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Supreme Court will review Open Beaches ruling

This is encouraging.

Faced with a tidal wave of legal protests, the Texas Supreme Court Friday agreed to reconsider a California woman’s lawsuit that ended in a controversial ruling last November that left public access to some beaches in question.

The court’s decision to reopen the Carole Severance case — oral arguments will begin April 19 — came at the behest of Texas Land Commissioner Jerry Patterson.

Harris County and the city of Galveston joined 18 other area counties, cities and chambers of commerce in submitting friend of the court briefs supporting Patterson.

“This is nothing less than a second chance for the Texas Open Beaches Act,” Patterson said in a statement. “Public access to the beach is a Texas tradition that predates the Republic. Today’s decision by the court to take another look at its decision in this case is great news.”

Houston lawyer Barry Abrams, who acted as outside counsel for the city of Galveston in filing an amicus brief, credited the “fire storm of controversy” and the large number of entities filing briefs supporting Patterson with convincing the court to revisit its ruling.

“Hopefully,” he said, “this will reaffirm the public’s long-honored rights to use coastal beaches that the prior decision disrupted.”

See here, here, here, and here for some background. According to the Statesman’s Austin Legal blog, “Motions to rehear are rarely granted and hard to decipher, sometimes resulting in changed rulings, sometimes in nothing more than minor factual or technical corrections to the original opinion.” As such, no one should get their hopes up too much just yet. It’s nice to see, but it may turn out to be nothing.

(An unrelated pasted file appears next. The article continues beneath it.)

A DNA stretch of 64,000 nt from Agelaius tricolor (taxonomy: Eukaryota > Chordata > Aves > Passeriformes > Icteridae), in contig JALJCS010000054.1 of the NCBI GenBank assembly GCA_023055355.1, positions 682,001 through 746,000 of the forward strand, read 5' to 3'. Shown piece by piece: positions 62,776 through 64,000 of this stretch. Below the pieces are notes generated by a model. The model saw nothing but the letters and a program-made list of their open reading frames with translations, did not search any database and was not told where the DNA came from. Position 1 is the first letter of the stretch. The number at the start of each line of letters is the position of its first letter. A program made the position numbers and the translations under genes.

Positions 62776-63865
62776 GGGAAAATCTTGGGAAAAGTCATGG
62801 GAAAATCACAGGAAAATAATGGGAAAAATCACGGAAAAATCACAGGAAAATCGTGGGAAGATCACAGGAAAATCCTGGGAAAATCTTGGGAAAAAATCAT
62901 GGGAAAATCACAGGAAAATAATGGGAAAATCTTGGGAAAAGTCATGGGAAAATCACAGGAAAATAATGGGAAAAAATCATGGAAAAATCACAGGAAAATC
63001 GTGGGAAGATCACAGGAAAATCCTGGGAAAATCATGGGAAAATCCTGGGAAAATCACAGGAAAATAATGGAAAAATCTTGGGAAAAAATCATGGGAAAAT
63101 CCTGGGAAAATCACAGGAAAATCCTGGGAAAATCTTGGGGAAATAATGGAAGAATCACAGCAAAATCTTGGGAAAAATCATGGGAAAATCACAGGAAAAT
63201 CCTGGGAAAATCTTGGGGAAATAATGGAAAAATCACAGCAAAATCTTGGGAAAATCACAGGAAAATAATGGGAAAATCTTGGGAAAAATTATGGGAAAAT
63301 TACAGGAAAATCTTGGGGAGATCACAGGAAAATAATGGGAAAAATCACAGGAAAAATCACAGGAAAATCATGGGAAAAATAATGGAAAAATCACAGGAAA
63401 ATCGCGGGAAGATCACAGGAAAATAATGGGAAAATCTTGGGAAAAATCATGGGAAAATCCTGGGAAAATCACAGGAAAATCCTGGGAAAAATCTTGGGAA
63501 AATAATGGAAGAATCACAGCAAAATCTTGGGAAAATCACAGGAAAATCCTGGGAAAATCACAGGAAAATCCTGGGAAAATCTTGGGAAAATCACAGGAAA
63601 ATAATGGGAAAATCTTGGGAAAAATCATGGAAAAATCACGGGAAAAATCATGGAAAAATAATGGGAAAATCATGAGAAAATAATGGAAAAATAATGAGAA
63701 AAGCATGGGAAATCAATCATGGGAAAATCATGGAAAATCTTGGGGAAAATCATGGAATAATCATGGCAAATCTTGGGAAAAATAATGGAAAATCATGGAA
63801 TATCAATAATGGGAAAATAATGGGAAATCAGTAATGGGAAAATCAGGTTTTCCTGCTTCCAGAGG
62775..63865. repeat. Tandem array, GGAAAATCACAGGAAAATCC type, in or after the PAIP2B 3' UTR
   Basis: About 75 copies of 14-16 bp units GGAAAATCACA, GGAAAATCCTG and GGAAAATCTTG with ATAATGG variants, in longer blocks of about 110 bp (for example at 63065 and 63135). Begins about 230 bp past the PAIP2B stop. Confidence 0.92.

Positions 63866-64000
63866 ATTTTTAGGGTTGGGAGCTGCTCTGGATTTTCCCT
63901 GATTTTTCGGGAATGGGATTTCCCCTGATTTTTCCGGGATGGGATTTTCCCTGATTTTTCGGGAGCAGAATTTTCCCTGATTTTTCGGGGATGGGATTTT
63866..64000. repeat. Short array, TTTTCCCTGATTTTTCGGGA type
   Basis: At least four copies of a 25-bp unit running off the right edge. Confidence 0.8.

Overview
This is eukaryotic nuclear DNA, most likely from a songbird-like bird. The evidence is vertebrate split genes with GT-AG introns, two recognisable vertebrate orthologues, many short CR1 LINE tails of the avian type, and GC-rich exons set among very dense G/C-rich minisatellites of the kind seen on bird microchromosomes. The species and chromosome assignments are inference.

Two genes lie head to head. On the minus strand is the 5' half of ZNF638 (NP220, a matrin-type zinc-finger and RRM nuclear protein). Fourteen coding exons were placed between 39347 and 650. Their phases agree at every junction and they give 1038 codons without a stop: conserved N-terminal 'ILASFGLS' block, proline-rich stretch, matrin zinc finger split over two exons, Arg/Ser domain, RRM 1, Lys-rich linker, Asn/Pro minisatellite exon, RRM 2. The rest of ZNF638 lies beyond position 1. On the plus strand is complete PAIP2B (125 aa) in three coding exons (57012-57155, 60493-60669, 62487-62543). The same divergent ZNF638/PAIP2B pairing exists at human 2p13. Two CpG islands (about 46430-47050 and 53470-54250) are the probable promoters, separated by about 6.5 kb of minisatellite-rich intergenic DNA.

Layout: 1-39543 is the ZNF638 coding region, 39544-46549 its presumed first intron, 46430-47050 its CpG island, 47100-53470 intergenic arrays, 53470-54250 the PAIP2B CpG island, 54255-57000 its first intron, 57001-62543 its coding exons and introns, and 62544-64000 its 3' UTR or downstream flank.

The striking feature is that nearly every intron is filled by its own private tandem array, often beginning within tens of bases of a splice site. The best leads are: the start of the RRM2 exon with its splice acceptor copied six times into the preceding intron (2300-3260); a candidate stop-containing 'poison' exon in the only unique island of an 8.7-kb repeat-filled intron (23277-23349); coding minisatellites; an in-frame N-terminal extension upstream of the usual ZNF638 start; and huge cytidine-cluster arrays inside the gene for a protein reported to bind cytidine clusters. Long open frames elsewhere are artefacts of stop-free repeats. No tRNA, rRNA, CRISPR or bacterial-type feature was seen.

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  1. Cynthia Vohs says:

    Texas beaches should remain open. If you begin to close Texas beaches you will eventually change the entire Texas culture into a culture that duplicates California. California is known for greedy beach owners that want to keep a part of nature that belongs to Texas citizens. The Texas Parks Department along with the Texas Birding Trail share the Texas beaches with the Texas citizens and have done so for an eternity. If you change the culture or the open Texas Beaches law you are discriminating against citizens that do not have the please, time or opportunity to purchase their own piece of beach due to obligations elsewhere such as the need to work downtown causing a need to live near town in order to support and feed a family. If you close Texas Beaches not only are you changing Texas culture, but you will be discriminating against hundred of people. If you close Texas Open Beaches law you open the door to having construction on beaches that cannot support the structure of construction. You open doors to changing the financial aspect of all of the Texas coastline and Texas citizens. You cannot change the Texas Open Beaches law. You will have a discrimination lawsuit if you do. You will eventually endanger wildlife by closing Texas Beaches law. You will isolate people, and take away the state’s motto “The Friendly State.” Changing the Texas Open Beaches law would be a mistake as big as California.

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